Analyzing Bastille’s New Album

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Analyzing Bastille’s New Album

By Daniel Hernandez, Social Media Editor

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It can feel like the apocalypse is upon us when all that is talked about are the threats of climate change, chaos created by destructive politicians and fighting a battle with our internal conflicts.

As a soundtrack to accompany the chaos, British alternative rock band Bastille published their third album “Doom Days” with a theme.

The project is an audio experience in which life is expressed through the eyes of four fictional characters. “Doom Days” is Bastille’s most experimental album yet, having a wide range of sounds compressed into 11 tracks without too much compromise reflects the lead singer Dan Smith and the band’s signature creativity when it comes to songwriting.

Their second album “Wild World” was about confronting reality while “Doom Days” is the opposite, fixing their minds on being ignorant and naïve just to have a good time. The album is intentionally short and fast running, as if time is warped when partying through the night.

Over the course of one night, Bastille captures the emotions felt while the characters attempt to escape the horrors and drama of the outside world though partying, but everything soon backfires.

The album starts with the fast-paced song “Quarter Past Midnight” detailing level headed people returning home for the night while an ambitious group of friends remain on a mission to chase adventure. They want to lose control of their senses but search for some stability while they’re still sober enough to do so.

But why stop with making “Bad Decisions” (the second track) when the night is still young? The night is juxtaposed to Brexit and a difficult relationship.

Highlighted in the song are the lyrics “feeling lower than the Sterling” which represents the confusion with holding onto something harmful for the sake of invulnerability when they know the consequences are negative.

Perspective changes to a prudent partygoer who notices that others caught themselves in “The Waves” of their escapist mindset and wonders what
will happen to them.

The moods of partygoers begin to polarize in “Divide”. Two characters face friction when one tries to leave the party but the other wants them to stay. A ballad that alludes to the detached relationship between citizens perpetuated by their opinions on current politics.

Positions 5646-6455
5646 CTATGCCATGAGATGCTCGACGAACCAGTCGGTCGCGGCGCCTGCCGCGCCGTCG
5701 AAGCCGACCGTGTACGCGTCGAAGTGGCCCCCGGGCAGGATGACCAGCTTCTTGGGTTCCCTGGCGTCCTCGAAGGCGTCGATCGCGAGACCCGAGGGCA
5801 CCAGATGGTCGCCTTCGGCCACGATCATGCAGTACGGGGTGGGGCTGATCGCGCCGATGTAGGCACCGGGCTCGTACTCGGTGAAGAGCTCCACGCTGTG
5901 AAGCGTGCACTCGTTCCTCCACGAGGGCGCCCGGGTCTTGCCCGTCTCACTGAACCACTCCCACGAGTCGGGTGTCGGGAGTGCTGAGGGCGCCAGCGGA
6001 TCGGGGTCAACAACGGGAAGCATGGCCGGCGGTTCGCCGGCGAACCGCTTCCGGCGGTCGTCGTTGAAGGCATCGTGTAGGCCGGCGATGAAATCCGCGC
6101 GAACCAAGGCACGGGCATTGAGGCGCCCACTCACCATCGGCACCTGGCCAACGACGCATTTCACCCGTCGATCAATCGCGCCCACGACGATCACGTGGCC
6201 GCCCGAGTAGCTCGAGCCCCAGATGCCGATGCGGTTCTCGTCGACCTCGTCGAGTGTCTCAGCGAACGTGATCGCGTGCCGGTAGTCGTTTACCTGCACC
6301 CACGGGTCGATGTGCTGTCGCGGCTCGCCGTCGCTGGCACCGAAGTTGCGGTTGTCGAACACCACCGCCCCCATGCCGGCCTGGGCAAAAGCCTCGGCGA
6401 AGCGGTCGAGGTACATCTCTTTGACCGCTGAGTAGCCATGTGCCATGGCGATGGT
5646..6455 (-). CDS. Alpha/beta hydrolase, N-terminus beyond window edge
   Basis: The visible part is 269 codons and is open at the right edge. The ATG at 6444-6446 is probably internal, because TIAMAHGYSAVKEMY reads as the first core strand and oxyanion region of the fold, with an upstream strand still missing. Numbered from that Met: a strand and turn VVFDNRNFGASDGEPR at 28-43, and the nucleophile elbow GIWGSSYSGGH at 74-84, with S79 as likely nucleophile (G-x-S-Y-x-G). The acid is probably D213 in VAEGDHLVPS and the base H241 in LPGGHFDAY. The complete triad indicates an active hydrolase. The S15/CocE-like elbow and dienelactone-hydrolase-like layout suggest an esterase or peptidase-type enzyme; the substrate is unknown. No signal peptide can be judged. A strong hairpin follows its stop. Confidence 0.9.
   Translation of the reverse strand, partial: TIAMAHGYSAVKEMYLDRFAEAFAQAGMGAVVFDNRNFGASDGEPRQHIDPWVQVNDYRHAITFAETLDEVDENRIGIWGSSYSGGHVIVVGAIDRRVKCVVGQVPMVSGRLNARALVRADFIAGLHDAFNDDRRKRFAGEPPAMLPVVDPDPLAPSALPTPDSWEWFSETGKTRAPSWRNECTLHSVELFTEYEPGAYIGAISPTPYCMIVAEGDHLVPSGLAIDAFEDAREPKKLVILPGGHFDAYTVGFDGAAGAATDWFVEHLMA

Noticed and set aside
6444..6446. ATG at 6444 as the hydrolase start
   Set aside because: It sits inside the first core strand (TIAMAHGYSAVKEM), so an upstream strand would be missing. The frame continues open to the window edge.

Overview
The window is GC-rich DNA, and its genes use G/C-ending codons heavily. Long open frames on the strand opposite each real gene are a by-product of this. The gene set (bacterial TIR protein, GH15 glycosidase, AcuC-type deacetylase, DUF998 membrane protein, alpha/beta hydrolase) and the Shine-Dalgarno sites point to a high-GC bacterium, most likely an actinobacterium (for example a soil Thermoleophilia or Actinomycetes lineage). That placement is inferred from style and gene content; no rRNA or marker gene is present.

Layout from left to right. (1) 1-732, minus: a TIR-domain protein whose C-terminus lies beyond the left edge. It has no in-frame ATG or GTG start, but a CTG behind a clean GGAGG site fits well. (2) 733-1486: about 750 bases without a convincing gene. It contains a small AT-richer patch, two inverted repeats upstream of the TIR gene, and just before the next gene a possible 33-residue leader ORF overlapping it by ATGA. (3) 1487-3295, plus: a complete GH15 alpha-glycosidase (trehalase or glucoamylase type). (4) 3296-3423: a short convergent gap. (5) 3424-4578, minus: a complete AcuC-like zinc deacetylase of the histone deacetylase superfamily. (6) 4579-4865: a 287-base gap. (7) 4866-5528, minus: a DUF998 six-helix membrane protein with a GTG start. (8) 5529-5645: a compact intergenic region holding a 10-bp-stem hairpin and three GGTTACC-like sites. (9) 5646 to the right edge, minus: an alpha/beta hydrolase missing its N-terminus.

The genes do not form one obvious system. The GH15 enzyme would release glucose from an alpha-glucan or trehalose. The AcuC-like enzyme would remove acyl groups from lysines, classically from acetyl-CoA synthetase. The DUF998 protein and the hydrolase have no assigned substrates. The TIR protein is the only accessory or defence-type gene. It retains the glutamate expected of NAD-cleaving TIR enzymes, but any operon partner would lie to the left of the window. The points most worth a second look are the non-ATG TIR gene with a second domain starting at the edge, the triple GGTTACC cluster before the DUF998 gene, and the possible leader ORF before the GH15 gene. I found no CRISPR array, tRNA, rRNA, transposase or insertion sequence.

With a techno electronic dance beat, speed picks up with the track “Million Pieces.

Although the main purpose of the night is to “just drink, f*ck, dance right through disaster,” someone is snagged into talking about politics. Stating that “the king’s a clown” and “don’t look outside, the world is ending,” is wanting to deny all the facts and leave those problems for the morning when the time comes and instead shed themselves of all troubles and let loose while they are still alive.

The noise made discussing politics is louder than the music itself and breaks an unspoken rule of the party.

In the title track, the character is “livestreaming the final day of Rome” during the middle of the party and has a sudden realization of the actual disaster playing out as they speak. The track “Doom Days” is the last song written for the album and has 30 verses that shine a reflection of today’s society and the way people react to chaos around them.

Selective hearing is the character’s coping mechanism to what they are seeing and ultimately decides to free himself from the phone’s negative effects by putting it down.

The repetitive sounding track, “Nocturnal Creatures” describes the feeling of liberation and the having the ability to be hedonistic.

At the lowest point in the night, “4AM” is being in a state of grogginess and contentment of being surrounded by the intoxicated people that they love.

In a song about a casual encounter, “Another Place” relates to when opposites finally unite. However, breaking promises and deceptiveness diminishes what a better life they could have if they were in a different situation.

The night is running out of time. “Those Nights” is someone begging to feel normal again with a human connection and understanding that they won’t be alive forever has caught up to them. Days are numbered and with doomsday upon them they must act fast.

However, before they can, the clock strikes 5 a.m. and they fall asleep.

In “Joy,” it is 8:34 in the morning, asleep on the kitchen floor a call comes in from a friend to set their minds straight. All the drama and anxiety of the night that came rushing in is washed away by a small piece of human interaction and injects a dose of euphoria. In an ironic twist, the phone that they were trying to escape all night comes in to save everything.

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